Also posted at TIE-Lights
Many educators may be familiar with Lit Trips on Google Earth where teachers and/or students post geographical information around the story lines of great literature. Google Treks follow the same concept, but are not limited to just literature–treks can be created using virtually any content area.
My first session at ISTE 2010 got the conference off to a solid start. Alice Christie conducted a hands-on workshop on using Google Maps for teachers or students to create content related to curriculum: Mapping Mash-ups that Motivate: Deepen Learning Using Web 2.0 Tools . (Specific info for the class is found on the class website page).
Educators or students can create content by inserting place marks on Google Maps that contain text information, links to websites, photos, movies, or any web2.0 content that can be embedded. A series of these place marks can be grouped as a “custom map” that is shared publicly or limited to specific individuals. Google Maps also allows multiple users to collaborate on the same custom map, which is ideal for classroom small group projects. Because it is web based, students can even collaborate from their respective homes if they have an internet connection.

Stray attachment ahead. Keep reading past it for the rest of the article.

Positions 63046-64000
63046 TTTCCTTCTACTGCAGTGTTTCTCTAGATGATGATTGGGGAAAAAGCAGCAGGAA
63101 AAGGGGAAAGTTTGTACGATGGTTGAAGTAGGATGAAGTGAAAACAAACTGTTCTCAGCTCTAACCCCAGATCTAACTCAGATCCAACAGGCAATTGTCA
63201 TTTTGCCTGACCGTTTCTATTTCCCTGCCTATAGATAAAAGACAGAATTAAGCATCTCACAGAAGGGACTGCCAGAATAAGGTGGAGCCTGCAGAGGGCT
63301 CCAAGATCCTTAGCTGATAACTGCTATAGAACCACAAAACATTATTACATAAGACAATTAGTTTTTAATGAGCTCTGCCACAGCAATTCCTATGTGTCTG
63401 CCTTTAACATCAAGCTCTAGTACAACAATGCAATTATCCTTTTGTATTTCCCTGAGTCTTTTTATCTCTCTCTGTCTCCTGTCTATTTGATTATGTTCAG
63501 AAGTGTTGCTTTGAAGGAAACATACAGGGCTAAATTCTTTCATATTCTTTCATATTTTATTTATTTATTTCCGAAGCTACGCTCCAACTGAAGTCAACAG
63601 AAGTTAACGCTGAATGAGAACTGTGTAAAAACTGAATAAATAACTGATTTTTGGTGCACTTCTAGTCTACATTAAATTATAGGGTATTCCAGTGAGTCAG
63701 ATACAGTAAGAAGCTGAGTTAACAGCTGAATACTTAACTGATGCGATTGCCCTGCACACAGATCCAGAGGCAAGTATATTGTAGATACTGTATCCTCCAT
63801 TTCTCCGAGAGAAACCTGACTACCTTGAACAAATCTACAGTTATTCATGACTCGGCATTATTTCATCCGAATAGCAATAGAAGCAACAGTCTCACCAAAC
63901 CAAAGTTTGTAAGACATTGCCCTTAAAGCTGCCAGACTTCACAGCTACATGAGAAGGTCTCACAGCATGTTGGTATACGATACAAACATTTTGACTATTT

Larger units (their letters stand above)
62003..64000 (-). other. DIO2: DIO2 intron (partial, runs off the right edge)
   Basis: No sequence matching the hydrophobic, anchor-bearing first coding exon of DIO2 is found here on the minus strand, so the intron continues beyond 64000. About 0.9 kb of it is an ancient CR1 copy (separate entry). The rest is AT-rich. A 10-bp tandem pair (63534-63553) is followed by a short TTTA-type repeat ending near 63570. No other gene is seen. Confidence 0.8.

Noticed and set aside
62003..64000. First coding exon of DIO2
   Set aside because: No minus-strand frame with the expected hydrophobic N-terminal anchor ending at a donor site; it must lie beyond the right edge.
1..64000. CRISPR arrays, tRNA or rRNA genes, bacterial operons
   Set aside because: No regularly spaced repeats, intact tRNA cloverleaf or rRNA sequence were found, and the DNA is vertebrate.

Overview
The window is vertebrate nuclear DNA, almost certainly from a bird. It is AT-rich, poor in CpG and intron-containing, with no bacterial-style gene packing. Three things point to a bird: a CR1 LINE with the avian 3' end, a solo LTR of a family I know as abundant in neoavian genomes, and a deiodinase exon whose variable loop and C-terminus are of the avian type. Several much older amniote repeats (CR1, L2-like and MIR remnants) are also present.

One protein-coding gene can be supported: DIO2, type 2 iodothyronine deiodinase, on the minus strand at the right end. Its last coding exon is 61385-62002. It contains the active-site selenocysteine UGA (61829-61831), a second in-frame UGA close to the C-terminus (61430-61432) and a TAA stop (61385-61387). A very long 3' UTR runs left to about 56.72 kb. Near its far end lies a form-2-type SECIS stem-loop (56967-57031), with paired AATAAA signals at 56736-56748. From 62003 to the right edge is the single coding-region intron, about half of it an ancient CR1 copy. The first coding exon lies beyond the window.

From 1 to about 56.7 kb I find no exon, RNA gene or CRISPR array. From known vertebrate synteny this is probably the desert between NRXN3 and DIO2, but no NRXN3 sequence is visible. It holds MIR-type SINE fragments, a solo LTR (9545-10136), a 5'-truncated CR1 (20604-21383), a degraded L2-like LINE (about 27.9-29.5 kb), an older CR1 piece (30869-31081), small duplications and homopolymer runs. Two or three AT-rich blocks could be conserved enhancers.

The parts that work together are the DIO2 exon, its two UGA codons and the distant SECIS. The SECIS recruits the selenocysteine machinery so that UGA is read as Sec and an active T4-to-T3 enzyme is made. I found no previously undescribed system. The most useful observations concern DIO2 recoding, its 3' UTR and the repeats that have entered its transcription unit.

There are many pluses to using Google Maps to create Google Treks content:
- virtually any content area can be used
- the tool accommodates collaborative work
- higher order thinking is engaged with the process
- students can incorporate any web links, media, or web2.0 tools for the content
- Google Maps is much less network intensive than Google Earth (multiple machines running GE at the same time will bog down most networks)
I highly recommend teachers take the time to investigate Alice’s resources and incorporate Google Treks into their curriculum–it’s well worth your effort!
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